Why we stay in Oncology: Lessons in patient care not taught in the classroom

Why we stay in Oncology: Lessons in patient care not taught in the classroom

stained glass

Stained glass artwork donated to the Oncology unit from a grateful family

Caregiver fatigue is no secret: it happens. The shifts are long, the work is physical, and the emotional strain can be overwhelming. Despite this, nurses and patient care technicians come back day after day, providing exemplary care, and giving of themselves. The Oncology staff has the honor and privilege of working with a patient population that teaches us lessons in life on a daily basis. Our patients come to the hospital for treatment and care, and somehow manage to give more than they take.

The challenge lies in the times when our staff grows close to a patient and their family. We walk with them in their journey, share in the ups and downs of their treatment, and partake in the grief of their loss in the end. Our staff also experiences the joy and triumph with our patients as they discover that their surgery was a success and they are cancer free; or the immense relief they feel as they complete their final chemotherapy treatment. We witness our patients being given a new lease on life.

So, one might ask: What keeps our staff coming back? Cheryl Jasper, PCT II, says it best:

“I came to work in oncology because of lessons I have learned about patient care not taught in a classroom or textbook. The oncology unit has compassionate nurses and patient care technicians, skilled in delivering reassurance and care to our patients and their families that some never forget. Caring for a loved one and losing a family member is very difficult. Our staff do all they can to help during this time. I have observed a nurse hold a patients’ hand while she sobbed after just learning her cancer had spread with no treatment options. The nurse provided the patient with the ability to react, verbally express her grief with dignity and was able to answer questions. A group of nurses, including the oncology supervisors, assisted a family with saying goodbye to a young mother. They helped her children spend time with their mother. That was something I will never forget. I assisted a patient diagnosed with stage IV lung cancer and listened to him voice his concerns, fears, and worries. He cried and was able to talk to his family calmly when they came in. He thanked me and said he could’ve never told his family about his diagnosis otherwise. These are lessons in patient care not taught in a book or classroom.”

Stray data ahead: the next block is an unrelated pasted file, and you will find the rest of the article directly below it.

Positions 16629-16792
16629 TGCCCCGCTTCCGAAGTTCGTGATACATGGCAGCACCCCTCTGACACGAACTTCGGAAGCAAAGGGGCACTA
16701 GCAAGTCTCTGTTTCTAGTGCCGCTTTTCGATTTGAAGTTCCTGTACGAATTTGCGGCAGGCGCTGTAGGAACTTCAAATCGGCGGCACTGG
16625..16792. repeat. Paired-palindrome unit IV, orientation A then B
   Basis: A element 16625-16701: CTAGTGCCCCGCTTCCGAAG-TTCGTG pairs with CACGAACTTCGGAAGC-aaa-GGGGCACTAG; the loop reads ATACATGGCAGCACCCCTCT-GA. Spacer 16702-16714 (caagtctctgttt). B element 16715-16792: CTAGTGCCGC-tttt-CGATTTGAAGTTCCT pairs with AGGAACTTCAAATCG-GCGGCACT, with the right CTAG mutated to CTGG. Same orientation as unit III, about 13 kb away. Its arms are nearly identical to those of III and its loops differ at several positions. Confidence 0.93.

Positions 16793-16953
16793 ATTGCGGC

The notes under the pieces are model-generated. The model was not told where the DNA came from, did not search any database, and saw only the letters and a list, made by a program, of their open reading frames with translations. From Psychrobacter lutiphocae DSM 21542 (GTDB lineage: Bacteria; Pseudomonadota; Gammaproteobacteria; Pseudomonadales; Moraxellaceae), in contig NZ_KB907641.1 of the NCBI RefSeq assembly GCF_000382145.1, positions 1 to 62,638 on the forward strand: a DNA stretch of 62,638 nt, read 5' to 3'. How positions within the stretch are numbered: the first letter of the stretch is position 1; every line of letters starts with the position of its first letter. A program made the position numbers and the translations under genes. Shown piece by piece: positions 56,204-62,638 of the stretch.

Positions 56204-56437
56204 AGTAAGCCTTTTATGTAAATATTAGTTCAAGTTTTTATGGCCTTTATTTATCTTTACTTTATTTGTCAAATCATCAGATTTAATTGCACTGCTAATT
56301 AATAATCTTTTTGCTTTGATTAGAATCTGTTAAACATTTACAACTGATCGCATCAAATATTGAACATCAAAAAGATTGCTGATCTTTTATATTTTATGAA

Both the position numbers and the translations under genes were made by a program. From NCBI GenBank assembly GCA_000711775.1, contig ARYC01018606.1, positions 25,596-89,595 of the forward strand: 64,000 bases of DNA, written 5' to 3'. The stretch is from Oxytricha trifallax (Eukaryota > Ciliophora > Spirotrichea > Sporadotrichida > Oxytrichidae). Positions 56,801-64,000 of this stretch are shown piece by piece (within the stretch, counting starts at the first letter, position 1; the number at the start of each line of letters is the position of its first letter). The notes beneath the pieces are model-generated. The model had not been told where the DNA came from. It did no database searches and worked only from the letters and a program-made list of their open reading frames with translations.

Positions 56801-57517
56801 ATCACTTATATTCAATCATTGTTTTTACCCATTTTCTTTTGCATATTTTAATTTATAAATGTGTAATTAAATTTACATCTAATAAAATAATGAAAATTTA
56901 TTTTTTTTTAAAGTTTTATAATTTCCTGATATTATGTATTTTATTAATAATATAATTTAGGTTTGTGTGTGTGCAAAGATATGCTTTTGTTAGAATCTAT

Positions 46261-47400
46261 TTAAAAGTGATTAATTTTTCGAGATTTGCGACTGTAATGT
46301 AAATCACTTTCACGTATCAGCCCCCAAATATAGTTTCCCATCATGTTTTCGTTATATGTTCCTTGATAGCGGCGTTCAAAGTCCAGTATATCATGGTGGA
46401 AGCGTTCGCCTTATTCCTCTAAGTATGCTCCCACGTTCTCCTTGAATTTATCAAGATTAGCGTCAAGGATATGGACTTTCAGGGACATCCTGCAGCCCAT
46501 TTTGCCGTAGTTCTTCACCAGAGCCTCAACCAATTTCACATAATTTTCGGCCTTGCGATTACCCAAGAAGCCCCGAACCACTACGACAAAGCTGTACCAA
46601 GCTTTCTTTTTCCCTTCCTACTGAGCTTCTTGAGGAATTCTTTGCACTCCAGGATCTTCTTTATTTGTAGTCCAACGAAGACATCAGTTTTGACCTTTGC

– Katherine King, RN, MS, OCN


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